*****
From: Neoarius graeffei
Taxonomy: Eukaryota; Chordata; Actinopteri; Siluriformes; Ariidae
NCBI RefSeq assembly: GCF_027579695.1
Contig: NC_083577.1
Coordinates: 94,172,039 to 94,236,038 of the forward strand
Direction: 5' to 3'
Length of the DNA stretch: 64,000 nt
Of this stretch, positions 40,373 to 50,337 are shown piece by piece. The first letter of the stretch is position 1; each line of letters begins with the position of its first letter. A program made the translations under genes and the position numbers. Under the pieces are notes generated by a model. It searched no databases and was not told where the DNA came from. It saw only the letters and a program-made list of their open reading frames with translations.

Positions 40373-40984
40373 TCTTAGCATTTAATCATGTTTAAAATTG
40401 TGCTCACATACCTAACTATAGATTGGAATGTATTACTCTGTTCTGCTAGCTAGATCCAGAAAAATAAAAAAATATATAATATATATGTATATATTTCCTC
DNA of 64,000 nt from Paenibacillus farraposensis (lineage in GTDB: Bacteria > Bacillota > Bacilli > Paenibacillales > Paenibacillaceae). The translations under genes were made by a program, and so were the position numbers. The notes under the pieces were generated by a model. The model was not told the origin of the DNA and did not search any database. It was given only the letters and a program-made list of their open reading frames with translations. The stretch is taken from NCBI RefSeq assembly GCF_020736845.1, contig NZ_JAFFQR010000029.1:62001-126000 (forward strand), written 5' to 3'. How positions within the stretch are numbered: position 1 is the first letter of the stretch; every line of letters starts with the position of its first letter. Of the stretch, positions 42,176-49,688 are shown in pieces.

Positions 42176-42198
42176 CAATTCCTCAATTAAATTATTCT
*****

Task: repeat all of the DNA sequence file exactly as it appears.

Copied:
From: Neoarius graeffei
Taxonomy: Eukaryota; Chordata; Actinopteri; Siluriformes; Ariidae
NCBI RefSeq assembly: GCF_027579695.1
Contig: NC_083577.1
Coordinates: 94,172,039 to 94,236,038 of the forward strand
Direction: 5' to 3'
Length of the DNA stretch: 64,000 nt
Of this stretch, positions 40,373 to 50,337 are shown piece by piece. The first letter of the stretch is position 1; each line of letters begins with the position of its first letter. A program made the translations under genes and the position numbers. Under the pieces are notes generated by a model. It searched no databases and was not told where the DNA came from. It saw only the letters and a program-made list of their open reading frames with translations.

Positions 40373-40984
40373 TCTTAGCATTTAATCATGTTTAAAATTG
40401 TGCTCACATACCTAACTATAGATTGGAATGTATTACTCTGTTCTGCTAGCTAGATCCAGAAAAATAAAAAAATATATAATATATATGTATATATTTCCTC
DNA of 64,000 nt from Paenibacillus farraposensis (lineage in GTDB: Bacteria > Bacillota > Bacilli > Paenibacillales > Paenibacillaceae). The translations under genes were made by a program, and so were the position numbers. The notes under the pieces were generated by a model. The model was not told the origin of the DNA and did not search any database. It was given only the letters and a program-made list of their open reading frames with translations. The stretch is taken from NCBI RefSeq assembly GCF_020736845.1, contig NZ_JAFFQR010000029.1:62001-126000 (forward strand), written 5' to 3'. How positions within the stretch are numbered: position 1 is the first letter of the stretch; every line of letters starts with the position of its first letter. Of the stretch, positions 42,176-49,688 are shown in pieces.

Positions 42176-42198
42176 CAATTCCTCAATTAAATTATTCT